Wednesday, September 07, 2005

No clash between talks and self-determination, says Caruana

Interview with Caruana * Planned agreement ‘would give Gibraltar airport full EU rights’

By Dominique Searle

Caruana repeats British sovereignty of Gibraltar including the airport remains undiluted and intactAs Gibraltar prepares to don red and white for National Day this Saturday, Chief Minister Peter Caruana has declared that there is no clash between Gibraltar’s assertion of self-determination and the current process of trilateral talks in which the Government is engaged.

In an interview with the Chronicle he says that any airport agreement would have to include the existing suspension of Gibraltar airport from EU measures being lifted.

Mr Caruana, set to give the key note speech at Saturday’s now traditional political rally, has also attacked what he says are a minority of detractors trying to make mischief when the Government’s position is clear and well known – British sovereignty of Gibraltar including the airport remains undiluted and intact.

Mr Caruana also makes a scathing attack on the Opposition and says that the airport agreement being contemplated is far safer for Gibraltar and better than one he says the GSLP (Gibraltar Socialist Labour Party) Government tried to negotiate.

He reiterates that having Spanish police or customs on Gibraltar airport is not on the cards.

As regards Constitutional reform, Mr Caruana makes clear this will continue with Britain in parallel with the current trilateral talks process.

Interview

Q. You have a Trilateral Process well underway at the moment and we have National Day on Saturday. Aren't the things you say on Saturday naturally going to conflict with that Process?

No. Absolutely not. Those people in Gibraltar that try to manipulate public opinion, to confuse the two things, are just opportunistic.

There is no conflict between National Day and all it represents on the one hand, and the trilateral forum of dialogue and all it represents on the other.

National Day is about our right to self-determination, the promotion and defence of our political rights as a people. It is about unity in Gibraltar and about celebrating everything it stands for and represents.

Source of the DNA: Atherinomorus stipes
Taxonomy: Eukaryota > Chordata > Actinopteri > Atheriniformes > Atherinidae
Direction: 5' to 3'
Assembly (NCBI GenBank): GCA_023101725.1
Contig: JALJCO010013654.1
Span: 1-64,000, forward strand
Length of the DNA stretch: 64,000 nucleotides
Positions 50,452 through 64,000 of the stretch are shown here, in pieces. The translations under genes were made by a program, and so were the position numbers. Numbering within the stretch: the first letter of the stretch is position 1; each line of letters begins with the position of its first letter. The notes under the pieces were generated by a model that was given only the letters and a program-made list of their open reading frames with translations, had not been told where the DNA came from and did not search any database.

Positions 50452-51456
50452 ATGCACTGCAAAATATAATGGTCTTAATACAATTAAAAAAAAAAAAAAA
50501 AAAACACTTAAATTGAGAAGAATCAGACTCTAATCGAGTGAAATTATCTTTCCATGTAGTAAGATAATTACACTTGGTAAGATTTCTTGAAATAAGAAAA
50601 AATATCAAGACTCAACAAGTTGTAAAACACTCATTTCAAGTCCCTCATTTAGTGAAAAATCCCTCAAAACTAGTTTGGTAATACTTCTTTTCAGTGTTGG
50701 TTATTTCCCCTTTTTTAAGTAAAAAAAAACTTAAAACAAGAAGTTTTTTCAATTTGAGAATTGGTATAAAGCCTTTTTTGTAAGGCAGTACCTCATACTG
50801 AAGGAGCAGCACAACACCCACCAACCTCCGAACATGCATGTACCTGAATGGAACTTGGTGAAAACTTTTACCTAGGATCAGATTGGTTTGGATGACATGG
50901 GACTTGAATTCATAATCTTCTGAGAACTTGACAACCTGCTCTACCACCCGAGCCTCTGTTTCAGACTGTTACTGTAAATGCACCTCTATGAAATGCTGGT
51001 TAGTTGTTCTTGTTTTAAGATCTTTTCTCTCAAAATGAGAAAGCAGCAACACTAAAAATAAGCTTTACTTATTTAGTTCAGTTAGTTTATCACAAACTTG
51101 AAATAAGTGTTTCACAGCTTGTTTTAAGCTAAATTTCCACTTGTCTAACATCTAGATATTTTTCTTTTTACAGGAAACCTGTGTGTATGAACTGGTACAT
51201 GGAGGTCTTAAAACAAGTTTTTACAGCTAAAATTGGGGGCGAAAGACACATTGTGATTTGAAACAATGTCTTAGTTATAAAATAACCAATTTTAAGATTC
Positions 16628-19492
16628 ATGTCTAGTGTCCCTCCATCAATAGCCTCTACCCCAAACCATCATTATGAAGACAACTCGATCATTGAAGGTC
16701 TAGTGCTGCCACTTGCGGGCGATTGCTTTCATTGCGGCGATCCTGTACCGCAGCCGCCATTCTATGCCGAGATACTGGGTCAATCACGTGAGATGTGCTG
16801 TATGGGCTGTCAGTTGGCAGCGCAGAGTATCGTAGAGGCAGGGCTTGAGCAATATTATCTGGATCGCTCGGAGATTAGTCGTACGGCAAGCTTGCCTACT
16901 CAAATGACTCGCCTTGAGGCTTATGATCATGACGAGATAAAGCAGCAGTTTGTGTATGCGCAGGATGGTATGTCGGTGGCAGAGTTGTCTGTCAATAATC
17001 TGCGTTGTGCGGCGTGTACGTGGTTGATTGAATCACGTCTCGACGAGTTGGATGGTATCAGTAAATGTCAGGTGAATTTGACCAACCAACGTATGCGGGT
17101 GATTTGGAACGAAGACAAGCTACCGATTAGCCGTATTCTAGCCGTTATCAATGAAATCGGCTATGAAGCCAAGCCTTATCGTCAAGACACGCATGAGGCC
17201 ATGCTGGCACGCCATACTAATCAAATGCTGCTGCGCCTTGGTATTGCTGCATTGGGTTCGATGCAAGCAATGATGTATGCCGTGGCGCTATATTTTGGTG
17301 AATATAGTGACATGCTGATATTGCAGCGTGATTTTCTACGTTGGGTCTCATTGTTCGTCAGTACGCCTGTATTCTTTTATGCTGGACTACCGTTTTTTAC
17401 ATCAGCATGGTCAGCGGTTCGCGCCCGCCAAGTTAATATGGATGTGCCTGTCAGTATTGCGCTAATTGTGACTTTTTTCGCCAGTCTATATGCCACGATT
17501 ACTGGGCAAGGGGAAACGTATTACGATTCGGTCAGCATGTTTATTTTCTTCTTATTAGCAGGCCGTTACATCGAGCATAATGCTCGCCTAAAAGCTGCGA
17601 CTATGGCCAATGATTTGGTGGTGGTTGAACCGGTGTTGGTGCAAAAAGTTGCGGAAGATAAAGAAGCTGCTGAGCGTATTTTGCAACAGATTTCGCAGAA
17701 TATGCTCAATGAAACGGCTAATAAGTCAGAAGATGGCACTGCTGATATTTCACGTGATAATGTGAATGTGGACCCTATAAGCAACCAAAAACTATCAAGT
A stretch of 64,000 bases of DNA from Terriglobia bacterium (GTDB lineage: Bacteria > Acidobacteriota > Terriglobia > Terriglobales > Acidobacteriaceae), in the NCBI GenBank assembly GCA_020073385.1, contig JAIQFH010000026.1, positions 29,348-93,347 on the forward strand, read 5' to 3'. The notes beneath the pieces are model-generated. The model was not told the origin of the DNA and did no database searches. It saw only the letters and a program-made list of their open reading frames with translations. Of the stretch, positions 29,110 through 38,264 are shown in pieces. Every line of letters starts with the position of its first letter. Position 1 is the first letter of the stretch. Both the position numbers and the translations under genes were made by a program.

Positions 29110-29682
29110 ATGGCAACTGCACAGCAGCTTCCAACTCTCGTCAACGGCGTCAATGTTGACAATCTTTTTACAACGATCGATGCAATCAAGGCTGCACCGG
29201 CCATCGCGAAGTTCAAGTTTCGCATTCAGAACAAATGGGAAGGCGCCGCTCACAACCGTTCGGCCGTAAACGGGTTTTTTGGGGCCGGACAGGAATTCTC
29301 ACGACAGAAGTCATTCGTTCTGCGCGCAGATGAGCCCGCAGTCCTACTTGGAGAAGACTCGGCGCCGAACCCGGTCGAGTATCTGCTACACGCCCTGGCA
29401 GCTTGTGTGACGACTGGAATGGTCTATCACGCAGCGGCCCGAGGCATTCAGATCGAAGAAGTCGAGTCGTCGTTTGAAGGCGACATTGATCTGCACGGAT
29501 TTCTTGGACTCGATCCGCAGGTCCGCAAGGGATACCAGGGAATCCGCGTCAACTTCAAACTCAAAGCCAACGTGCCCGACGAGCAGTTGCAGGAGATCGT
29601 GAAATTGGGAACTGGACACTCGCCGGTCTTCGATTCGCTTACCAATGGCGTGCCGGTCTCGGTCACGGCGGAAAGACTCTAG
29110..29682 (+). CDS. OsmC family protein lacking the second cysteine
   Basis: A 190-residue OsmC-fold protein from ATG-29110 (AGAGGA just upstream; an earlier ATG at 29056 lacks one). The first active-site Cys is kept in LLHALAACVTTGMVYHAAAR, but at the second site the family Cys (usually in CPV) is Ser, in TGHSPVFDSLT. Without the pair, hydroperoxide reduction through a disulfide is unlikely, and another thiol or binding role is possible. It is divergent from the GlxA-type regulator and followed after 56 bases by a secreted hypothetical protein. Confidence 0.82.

The trilateral process of dialogue has nothing to do with any of that. It is a process of dialogue for co-operation between neighbours and anybody who thinks that the trilateral process deals with things that clash with everything that National Day stands for and Gibraltar’s political rights in terms of sovereignty or self-determination, has simply chosen to ignore everything that I have said for the purposes of trying to induce people into believing that somehow, sitting down with your neighbours to talk about telephones, and things that you can do without prejudicing your political position on any issue, is somehow wrong.

It is particularly galling when it is done by people who themselves, when they were in office, tried but failed to establish a process of dialogue with Spain on terms which were much less good and much less safe for Gibraltar than the ones that we have secured for Gibraltar at the moment.

Q. The focus of your critics is on the Ariport discussions. Admittedly we, the Public, do not know the detail. Bossano says we are ot seeking anything from Spain, is that the case?

It is not a question of seeking anything from Spain.

The airport is something which I have made perfectly clear does not touch on or impinge on exclusive British sovereignty or Gibraltar control and jurisdiction. Or any of the red herrings being thrown up.

There is no point in people trying to mislead public opinion by pretending that these things are not publicly known.

I gave an interview to El Pais, carried in the Chronicle, at the end of the Faro talks in which I made it perfectly clear what I thought of any suggestion that there should be Spanish customs and police officers on the airport. I said it was not on the cards. So why there are people now speculating mischievously that that might be what the Gibraltar Government is about to agree to, and pretending that there has been silence by me on that point - when I have been explicit on that point I do not understand. It is not something that I can explain, but people should not be duped by these machinations by self-appointed political commissars.

Q. So you don't fear a 'Trojan Horse' element to the Airport?